Hebrews and the Temple Philip Church argues that the silence of Hebrews concerning the temple does not mean that the author is not interested in the temple. He writes to encourage his readers to abandon their preoccupation with it and to follow Jesus to their eschatological goal. Following extensive discussions of attitudes to the temple in the literature of Second Temple Judaism, Church turns to Hebrews and argues that the temple is presented there as a symbolic foreshadowing of the eschatological dwelling of God with his people. Now that the eschatological moment has arrived with the exaltation of Christ to the right hand of God, preoccupation with the temple and its rituals must cease.
Philip Church, Ph.D. (2012), Otago University, is a Senior Research Fellow at Laidlaw College, Auckland, NZ. He has published articles in several edited books and in academic journals, including the
Westminster Theological Journal and the
'This is a well-written and stimulating monograph with extensive footnotes, and it makes a very strong case for the centrality of the temple to the argument of the Hebrews (...) As a resource for texts concerning the temple in Judaism it is valuable, and as a discussion of the temple in Hebrews it is something that will need to be engaged with in the future. As such this is highly recommended.
- Steve Smith,
Journal for the Study of the New Testament 40 (5)
'This is a magisterial and magnificent work of scholarship (...) a “must have” work for every scholar working on the Epistle to the Hebrews. (...) This monograph is a credit to the author and an outstanding example of current Kiwi biblical scholarship.'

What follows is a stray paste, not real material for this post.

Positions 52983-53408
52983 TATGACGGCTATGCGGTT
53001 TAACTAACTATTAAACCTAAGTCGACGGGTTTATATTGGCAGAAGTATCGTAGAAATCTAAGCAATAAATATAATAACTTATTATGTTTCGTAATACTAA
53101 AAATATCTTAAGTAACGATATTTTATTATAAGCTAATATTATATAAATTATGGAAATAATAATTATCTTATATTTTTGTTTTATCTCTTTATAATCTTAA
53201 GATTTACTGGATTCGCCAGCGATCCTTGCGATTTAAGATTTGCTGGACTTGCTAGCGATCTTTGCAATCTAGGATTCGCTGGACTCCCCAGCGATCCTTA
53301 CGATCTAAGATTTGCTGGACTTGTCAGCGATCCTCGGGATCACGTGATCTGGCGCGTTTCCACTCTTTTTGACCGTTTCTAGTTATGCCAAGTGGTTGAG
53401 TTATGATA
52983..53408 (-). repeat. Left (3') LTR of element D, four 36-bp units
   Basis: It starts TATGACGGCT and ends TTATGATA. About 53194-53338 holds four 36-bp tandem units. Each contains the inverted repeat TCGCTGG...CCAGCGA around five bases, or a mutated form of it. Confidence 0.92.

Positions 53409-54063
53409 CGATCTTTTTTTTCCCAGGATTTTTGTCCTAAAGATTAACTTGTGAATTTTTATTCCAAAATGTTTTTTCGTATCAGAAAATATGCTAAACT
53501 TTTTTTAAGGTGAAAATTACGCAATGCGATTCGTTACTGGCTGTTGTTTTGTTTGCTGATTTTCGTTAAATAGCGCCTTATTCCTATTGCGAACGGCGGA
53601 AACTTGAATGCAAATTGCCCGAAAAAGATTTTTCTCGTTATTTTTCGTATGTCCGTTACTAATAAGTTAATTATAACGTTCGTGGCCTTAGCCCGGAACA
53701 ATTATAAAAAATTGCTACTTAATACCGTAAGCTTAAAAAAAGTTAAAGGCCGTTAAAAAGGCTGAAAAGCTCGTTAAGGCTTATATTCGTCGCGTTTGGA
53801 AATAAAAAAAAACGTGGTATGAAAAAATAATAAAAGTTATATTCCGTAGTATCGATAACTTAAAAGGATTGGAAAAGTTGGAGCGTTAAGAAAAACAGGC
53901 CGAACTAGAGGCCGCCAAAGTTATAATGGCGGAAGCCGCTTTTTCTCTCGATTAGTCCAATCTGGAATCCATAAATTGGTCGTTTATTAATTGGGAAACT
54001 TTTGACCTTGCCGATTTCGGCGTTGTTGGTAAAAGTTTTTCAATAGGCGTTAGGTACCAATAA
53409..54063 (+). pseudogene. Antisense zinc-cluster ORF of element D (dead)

- Peter Carell, Christchurch,
Stimulus - The New Zealand Journal of Christian Thought and Practice, July 2018.
'(...) a superb study of attitudes towards the temple (...) anyone who is serious about interpreting this fascinating text will have to engage with Church's magisterial contribution.
- Harold W. Attridge, Yale Divinity School,
Biblica 99.2 (2018)
'Church has provided us with an important study on the temple symbolism in Hebrews that is sure to provoke ongoing and spirited debate on this issue.'
- Brian C. Small, Grand Rivers Pisgah United Methodist Church,
Review and Expositor 115, 4, 2018.
'Ch. legt eine geschlossene und spannende Interpretation des Hebr vor (...) auch wer die Akzente an Schlüsselstellen anders setzt, wird dieses Buch mit Gewinn nutzen und muss sich mit ihm befassen. Es hat sehr hohes Gewicht für die Hebr-Forschung. Eine umfangreiche Bibliographie (437–513, allerdings mit Lücken bei der jüngeren deutschsprachigen Literatur), Sach-, Autoren- und Stellen-Register (514–615) steigern den Wert des Bandes.'
- Martin Karrer, Kirchliche Hochschule Wuppertal,
Biblische Zeitschrift 63 (2019). "The book certainly repays a close reading. Church’s attention to complex and diverse corpora of ancient literature provides an opportunity to reexamine various interpretive assumptions.(...) My thanks again to Church for advancing an important discussion."
- Max Botner, Grand Rapids Theological Seminary,
RBL 07/2019. "His close attention to detail leads to several very ingenious readings (...) Students of Hebrews and other Second Temple literature, no matter if they accept his main argument or not, will want to have continued access to this work for its broad and deep engagement with the literature and its many insightful readings of Hebrews."
The Journal of Theological Studies 20.2, October 2019.
Scholars interested in the literature of Second Temple Judaism, in the book of Hebrews and in temple symbolism, as well as academic libraries.